Lab of Aerospace Engineering Flight Simulator

Sitting atop six hydraulic arms is an imposing two-story high bulb. Inside the bulb is a small aircraft cabin with hundreds of buttons and panoramic screens displaying depth-perceptive environments.

This odd looking structure is the flight simulator used for research in the Simona (Simulation, Motion and Navigation) Aerospace Engineering laboratory.

The hydraulic arms can move six degree, creating very realistic aircraft movement. The simulator was initially only used in a fixed wing or airplane manner. Since international student Deniz Yilmaz came from Turkey in 2011 to do his PhD at TU Delft, he has helped to convert the simulator to be able to also function as a rotorcraft or helicopter. He is also working on coupling problems between pilot and aircraft.

The aerospace lab simulator is very unique. The entire massive structure, including hard and software, was created by students at the university. As a custom simulator, the students working on it can measure any parameters they want. Flight simulators at other European schools were fabricated from off the shelf products, which limits testing.  Yilmaz says, “It is a researcher’s paradise where we can conduct the best research possible.” The simulator can also be easily changed to function in fixed wing or rotorcraft mode adding another special component to the lab.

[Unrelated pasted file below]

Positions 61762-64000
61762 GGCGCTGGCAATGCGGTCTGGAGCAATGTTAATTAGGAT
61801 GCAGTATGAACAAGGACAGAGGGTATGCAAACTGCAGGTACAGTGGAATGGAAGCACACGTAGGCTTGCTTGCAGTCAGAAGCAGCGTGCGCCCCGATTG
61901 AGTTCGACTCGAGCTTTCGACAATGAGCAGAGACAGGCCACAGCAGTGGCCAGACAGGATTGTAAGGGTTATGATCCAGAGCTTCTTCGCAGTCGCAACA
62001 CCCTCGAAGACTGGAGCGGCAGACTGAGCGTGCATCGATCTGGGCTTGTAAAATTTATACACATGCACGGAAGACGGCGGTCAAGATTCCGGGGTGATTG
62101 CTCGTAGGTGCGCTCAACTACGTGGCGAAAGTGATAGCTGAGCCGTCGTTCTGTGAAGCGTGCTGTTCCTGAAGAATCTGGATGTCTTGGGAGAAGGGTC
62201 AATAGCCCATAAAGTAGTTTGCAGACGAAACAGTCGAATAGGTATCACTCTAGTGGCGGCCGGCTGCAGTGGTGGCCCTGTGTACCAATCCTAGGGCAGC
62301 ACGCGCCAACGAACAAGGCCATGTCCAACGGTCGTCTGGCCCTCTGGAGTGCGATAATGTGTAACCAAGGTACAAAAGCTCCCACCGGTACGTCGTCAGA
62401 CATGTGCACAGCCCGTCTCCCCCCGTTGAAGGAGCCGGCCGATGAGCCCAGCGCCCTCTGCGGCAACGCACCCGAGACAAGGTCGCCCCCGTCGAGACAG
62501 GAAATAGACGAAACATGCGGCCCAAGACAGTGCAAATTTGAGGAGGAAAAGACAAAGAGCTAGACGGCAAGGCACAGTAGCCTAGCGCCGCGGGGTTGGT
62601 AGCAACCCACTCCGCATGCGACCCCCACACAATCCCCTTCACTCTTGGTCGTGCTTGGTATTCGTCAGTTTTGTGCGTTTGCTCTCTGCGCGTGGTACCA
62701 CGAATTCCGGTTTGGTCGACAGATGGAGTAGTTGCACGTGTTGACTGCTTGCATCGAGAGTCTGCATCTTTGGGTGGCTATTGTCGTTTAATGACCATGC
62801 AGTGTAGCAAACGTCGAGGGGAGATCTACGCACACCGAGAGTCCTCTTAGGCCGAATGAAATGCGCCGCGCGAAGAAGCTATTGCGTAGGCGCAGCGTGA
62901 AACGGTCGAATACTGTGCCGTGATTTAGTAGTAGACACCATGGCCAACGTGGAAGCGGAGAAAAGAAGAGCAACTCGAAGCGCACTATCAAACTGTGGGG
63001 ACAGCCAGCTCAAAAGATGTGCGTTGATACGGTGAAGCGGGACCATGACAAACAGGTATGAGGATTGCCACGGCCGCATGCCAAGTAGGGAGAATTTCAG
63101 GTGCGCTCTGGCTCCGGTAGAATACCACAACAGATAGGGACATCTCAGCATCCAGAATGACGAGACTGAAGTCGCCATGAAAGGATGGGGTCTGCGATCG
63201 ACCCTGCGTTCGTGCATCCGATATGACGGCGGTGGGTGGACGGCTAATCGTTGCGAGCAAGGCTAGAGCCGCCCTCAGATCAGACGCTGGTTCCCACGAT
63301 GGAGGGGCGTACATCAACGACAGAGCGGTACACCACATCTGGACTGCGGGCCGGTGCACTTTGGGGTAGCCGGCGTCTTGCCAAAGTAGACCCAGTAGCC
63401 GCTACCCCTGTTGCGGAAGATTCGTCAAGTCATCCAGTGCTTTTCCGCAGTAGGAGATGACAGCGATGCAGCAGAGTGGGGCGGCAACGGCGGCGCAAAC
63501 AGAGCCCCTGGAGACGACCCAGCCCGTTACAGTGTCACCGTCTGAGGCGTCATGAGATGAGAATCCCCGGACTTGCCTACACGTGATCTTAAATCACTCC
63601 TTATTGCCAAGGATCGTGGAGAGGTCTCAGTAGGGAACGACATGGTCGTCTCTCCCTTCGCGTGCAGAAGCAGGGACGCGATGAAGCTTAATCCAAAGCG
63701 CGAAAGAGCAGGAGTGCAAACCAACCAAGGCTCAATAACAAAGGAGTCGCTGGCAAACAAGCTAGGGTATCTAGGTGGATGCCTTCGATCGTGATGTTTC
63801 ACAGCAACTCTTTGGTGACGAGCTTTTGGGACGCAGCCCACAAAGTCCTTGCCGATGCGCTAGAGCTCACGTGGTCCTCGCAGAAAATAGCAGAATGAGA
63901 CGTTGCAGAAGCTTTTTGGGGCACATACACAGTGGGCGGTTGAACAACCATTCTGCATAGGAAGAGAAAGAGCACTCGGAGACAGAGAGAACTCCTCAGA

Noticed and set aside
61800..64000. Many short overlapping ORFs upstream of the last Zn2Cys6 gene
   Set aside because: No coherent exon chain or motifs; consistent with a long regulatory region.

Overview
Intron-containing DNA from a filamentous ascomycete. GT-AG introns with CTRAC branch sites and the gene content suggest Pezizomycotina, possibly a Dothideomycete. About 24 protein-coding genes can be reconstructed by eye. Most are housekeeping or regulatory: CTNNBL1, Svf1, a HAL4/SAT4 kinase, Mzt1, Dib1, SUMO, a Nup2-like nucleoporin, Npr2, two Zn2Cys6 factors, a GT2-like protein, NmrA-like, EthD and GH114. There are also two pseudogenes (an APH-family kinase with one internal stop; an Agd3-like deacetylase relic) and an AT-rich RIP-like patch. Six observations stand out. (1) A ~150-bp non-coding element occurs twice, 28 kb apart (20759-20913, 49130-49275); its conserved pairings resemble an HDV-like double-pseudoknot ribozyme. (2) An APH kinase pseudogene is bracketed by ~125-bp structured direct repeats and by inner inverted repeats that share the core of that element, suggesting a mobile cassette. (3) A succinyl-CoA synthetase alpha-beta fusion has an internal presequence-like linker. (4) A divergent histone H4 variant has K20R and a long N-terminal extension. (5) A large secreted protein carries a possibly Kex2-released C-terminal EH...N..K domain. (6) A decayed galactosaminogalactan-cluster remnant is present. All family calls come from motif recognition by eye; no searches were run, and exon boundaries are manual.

The TU Delft flight simulator lab is not used as a training center. Pilots and students use the simulator to research perception, displays, dynamic change detection and new ideas. Pilots are tested on their perception of acceleration and velocity. In tight manoeuvring tasks, biofeedback monitors can be used to read the reactions of the pilots while using displays. Pilots can also be tested on their detection capabilities when dynamic changes are made. Finally, students can test their new innovation models in a close-to-real life setting.

One of these new innovations is worked on by PhD student, Jia Wan of China. He is investigating if a helicopter with flapping arms would fly better than one with a rotor. Pilots can test and comment on his new theoretical work through the simulator.

Lab of... is a TU Delta series exploring the university labs.